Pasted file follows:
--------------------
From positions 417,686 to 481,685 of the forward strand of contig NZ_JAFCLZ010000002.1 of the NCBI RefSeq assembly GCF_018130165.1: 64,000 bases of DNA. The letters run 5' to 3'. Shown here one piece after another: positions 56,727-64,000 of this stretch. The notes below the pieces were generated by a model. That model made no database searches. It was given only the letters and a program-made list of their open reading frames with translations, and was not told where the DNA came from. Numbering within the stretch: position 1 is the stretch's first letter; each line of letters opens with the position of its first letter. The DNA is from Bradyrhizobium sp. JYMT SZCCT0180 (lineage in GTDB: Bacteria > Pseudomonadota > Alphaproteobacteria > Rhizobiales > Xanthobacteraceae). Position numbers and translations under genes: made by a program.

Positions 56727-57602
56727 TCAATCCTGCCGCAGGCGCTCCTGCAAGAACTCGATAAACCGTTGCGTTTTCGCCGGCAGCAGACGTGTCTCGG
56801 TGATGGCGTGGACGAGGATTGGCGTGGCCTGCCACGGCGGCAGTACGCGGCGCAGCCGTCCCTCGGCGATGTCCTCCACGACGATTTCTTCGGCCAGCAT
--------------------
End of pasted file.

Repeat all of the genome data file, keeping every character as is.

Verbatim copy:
From positions 417,686 to 481,685 of the forward strand of contig NZ_JAFCLZ010000002.1 of the NCBI RefSeq assembly GCF_018130165.1: 64,000 bases of DNA. The letters run 5' to 3'. Shown here one piece after another: positions 56,727-64,000 of this stretch. The notes below the pieces were generated by a model. That model made no database searches. It was given only the letters and a program-made list of their open reading frames with translations, and was not told where the DNA came from. Numbering within the stretch: position 1 is the stretch's first letter; each line of letters opens with the position of its first letter. The DNA is from Bradyrhizobium sp. JYMT SZCCT0180 (lineage in GTDB: Bacteria > Pseudomonadota > Alphaproteobacteria > Rhizobiales > Xanthobacteraceae). Position numbers and translations under genes: made by a program.

Positions 56727-57602
56727 TCAATCCTGCCGCAGGCGCTCCTGCAAGAACTCGATAAACCGTTGCGTTTTCGCCGGCAGCAGACGTGTCTCGG
56801 TGATGGCGTGGACGAGGATTGGCGTGGCCTGCCACGGCGGCAGTACGCGGCGCAGCCGTCCCTCGGCGATGTCCTCCACGACGATTTCTTCGGCCAGCAT